"We’ve been told nonstop throughout this about how we must treat 'consumers' or 'potential customers' a certain way. I understand the relationship people think they might be owed when they exchange money for goods or services, but the people using the terms consumers and potential customers here are doing so specifically because we’ve never actually sold them anything and don’t owe them anything at all. And if they choose to not buy the game when it’s released, that’s totally fine with us."

The statement addresses other specific complaints that have arisen in the aftermath of the EGS announcement, including Wasser's use of the word "entitled" to describe people acting in an entitled fashion, and claims that they were ripping off supporters of the Ooblets Patreon—which, he pointed out, doesn't offer a copy of Ooblets to backers anyway. And in case there was any question, he also made it very clear that despite the PR nightmare, he stands behind his original statements.

"A portion of the gaming community is indeed horrendously toxic, entitled, immature, irrationally-angry, and prone to joining hate mobs over any inconsequential issue they can cook up. That was proven again through this entire experience," he wrote. "It was never my intention to alienate or antagonize anyone in our community who does not fit that description, and I hope that you can see my tone and pointed comments were not directed at you."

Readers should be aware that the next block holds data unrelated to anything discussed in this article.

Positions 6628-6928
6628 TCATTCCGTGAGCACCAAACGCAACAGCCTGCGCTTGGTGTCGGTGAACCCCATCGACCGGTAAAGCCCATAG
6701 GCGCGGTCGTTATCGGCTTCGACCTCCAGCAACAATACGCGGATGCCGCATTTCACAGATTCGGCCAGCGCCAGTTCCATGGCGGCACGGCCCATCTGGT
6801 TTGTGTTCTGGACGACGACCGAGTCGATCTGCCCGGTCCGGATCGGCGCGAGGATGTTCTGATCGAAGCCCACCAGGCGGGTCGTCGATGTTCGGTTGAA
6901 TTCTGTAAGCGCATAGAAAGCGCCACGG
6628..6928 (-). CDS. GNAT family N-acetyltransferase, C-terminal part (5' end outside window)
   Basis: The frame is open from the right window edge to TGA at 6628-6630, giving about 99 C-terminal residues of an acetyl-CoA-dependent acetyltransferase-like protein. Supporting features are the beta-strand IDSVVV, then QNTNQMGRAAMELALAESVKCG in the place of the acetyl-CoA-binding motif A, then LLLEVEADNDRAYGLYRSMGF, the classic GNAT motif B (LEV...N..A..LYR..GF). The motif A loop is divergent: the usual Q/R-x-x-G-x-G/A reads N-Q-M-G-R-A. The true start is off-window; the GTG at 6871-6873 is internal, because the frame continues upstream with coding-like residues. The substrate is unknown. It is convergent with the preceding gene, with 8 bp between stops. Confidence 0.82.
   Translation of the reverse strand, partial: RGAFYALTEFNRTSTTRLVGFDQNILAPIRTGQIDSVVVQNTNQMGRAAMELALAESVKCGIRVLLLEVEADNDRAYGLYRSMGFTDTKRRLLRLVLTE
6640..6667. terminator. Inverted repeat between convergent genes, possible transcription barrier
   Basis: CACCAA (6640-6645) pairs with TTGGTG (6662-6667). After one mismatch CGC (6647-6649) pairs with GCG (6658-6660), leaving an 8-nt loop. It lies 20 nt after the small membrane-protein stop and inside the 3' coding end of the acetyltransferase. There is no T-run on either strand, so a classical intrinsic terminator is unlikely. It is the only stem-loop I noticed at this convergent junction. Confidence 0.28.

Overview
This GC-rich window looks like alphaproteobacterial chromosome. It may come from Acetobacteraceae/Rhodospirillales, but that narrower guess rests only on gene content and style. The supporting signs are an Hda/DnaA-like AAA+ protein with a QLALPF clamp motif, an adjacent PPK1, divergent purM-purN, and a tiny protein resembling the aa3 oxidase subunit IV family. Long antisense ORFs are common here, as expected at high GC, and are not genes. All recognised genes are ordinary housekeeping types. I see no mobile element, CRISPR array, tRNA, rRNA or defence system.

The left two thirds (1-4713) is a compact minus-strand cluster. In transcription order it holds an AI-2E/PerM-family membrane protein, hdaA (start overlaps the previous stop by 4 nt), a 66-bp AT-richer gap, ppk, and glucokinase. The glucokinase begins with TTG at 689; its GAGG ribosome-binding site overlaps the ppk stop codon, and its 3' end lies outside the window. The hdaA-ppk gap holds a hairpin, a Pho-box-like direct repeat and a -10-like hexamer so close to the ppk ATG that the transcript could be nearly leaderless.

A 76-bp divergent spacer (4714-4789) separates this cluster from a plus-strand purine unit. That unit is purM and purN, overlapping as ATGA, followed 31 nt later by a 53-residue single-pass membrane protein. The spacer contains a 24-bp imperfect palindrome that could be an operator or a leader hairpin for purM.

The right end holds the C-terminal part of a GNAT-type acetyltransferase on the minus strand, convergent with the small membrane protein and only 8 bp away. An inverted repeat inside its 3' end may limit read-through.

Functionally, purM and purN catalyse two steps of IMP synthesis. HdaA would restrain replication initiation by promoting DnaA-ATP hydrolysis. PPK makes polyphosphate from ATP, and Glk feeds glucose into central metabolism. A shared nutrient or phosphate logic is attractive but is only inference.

Wasser thanked the Ooblets community and supporters, especially those who have helped to moderate the Discord through the uproar. He also expressed particular gratitude to Epic for its "unwavering support" throughout the ordeal: Yesterday Epic released a "statement on misinformation and abuse," decrying the "coordinated and deliberate creation and promotion of false information, including fake screenshots, videos, and technical analysis, accompanied by harassment of partners, promotion of hateful themes, and intimidation of those with opposing views," and pledging to "steadfastly support our partners throughout these challenges."

"A lot of companies would’ve left us to deal with all of this on our own, but Epic has been by our side as our world has gone sideways," Wasser wrote. "The fact that they care so much about a team and game as small as us proves to us that we made the right call in working with them, and we couldn’t be more thankful."

Unfortunately, but unsurprisingly, many of the comments on Wasser's post and the Ooblets Twitter feed continue to attempt to justify the abuse as fully deserved.

Andy Chalk

Andy has been gaming on PCs from the very beginning, starting as a youngster with text adventures and primitive action games on a cassette-based TRS80. From there he graduated to the glory days of Sierra Online adventures and Microprose sims, ran a local BBS, learned how to build PCs, and developed a longstanding love of RPGs, immersive sims, and shooters. He began writing videogame news in 2007 for The Escapist and somehow managed to avoid getting fired until 2014, when he joined the storied ranks of PC Gamer. He covers all aspects of the industry, from new game announcements and patch notes to legal disputes, Twitch beefs, esports, and Henry Cavill. Lots of Henry Cavill.